April 2006 - Posts
I was thinking today about Microsoft, and what it means to me specifically. Oddly enough, I have no stake in the company, but it has a stake in me since I buy its products and its products have largely been the reason for my financial success.
First off, Microsoft has done a lot of things right. The Xbox 360 is the crown jewel of the empire right now, and it demonstrates that careful thinking and passion can create something truly great. I don't think you'll find a single person who owns one that will say it sucks. It's easily the most impressive piece of consumer electronics I've ever owned.
Then there's Visual Studio and ASP.NET. It took a few years to get there, but the 2005/2006 products are everything I've ever wanted in a development platform (well, as long as you don't count the embarrassing state of the Web unit testing that I bitch about frequently).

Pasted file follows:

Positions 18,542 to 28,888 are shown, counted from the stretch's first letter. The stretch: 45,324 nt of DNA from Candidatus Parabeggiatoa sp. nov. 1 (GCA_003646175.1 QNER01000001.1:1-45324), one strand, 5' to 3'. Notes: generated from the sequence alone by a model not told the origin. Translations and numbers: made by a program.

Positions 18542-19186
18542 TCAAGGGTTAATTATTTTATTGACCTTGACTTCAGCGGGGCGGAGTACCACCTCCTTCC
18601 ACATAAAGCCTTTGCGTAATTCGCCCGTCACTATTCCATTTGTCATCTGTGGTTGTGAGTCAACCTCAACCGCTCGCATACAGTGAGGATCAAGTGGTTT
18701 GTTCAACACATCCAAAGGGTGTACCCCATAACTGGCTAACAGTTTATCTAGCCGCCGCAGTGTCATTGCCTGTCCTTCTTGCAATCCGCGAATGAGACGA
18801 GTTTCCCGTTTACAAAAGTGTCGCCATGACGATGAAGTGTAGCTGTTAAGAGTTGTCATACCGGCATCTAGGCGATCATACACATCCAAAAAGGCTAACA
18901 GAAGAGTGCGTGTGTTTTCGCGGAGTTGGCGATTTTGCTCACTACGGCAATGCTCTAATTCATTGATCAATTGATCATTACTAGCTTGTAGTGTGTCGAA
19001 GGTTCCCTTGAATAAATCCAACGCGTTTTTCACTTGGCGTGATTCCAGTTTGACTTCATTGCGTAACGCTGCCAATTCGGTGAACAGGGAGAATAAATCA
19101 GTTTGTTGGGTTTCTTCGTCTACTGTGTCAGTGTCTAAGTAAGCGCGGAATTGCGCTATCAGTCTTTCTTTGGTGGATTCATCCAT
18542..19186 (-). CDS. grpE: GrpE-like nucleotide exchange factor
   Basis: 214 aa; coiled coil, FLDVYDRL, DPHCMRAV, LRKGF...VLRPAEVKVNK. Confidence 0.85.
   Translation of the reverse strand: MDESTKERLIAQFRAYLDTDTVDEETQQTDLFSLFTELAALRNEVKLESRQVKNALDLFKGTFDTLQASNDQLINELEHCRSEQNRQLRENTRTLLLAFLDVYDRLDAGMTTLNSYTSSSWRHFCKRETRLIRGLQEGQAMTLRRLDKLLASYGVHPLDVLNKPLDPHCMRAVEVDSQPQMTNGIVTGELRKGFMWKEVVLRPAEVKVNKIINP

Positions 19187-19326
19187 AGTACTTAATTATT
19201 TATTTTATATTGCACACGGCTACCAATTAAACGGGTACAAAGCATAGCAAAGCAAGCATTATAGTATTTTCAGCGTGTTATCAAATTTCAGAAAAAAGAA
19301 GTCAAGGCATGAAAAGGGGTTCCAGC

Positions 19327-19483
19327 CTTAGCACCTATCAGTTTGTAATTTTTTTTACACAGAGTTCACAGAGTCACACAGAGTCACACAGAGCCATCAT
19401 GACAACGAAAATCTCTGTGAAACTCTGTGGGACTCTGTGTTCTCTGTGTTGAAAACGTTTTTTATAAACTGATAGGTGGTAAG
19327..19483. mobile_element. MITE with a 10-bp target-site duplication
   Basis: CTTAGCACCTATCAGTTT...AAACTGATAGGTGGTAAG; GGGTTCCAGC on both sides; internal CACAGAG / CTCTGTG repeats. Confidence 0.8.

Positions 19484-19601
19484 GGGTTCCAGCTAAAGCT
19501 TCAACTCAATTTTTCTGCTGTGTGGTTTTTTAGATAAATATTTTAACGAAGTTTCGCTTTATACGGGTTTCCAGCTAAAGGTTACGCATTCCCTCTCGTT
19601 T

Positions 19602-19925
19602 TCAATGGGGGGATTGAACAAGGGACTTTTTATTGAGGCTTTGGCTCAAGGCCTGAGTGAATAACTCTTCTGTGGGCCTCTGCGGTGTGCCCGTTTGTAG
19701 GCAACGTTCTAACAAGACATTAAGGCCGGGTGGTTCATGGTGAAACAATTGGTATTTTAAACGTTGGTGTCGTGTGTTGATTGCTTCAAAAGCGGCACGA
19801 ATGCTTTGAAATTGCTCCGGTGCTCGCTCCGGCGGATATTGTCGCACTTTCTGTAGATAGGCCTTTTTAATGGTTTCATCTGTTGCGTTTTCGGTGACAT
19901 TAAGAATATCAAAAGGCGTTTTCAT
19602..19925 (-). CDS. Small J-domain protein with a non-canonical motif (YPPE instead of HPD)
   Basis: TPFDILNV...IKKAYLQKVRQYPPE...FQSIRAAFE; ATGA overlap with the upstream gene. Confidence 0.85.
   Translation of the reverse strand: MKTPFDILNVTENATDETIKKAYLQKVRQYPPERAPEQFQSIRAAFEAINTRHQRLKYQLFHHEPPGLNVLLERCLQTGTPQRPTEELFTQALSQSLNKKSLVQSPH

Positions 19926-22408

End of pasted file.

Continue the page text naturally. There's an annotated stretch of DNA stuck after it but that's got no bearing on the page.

But on the dark side of things, they've been stumbling around. Windows Vista has become a nightmare with the constant slipping ship dates. As a recent convert and believer in OS X, Vista is a much needed step in the right direction, but it feels as if it will never ship. Seeing as how the OS (and Office) are what really pay the bills, it's not comforting to see this downward spiral.
Then there's the mess in marketing. It started with the over-use of ".NET" on every product name, and it just keeps getting worse. Who the hell knows what they're even about anymore. It's so hard to understand as a consumer why Microsoft exists, and why it's good for me. It's not easy as a business customer either.
It's funny though how there's such a stark contrast between the good and bad. The company is just so damn big. I hope they can get those smart people in the right places to save the parts that have been such a disaster.
First of all, I have to mention that Scott posted info about the release of source code for Membership, Profile and other provider stuff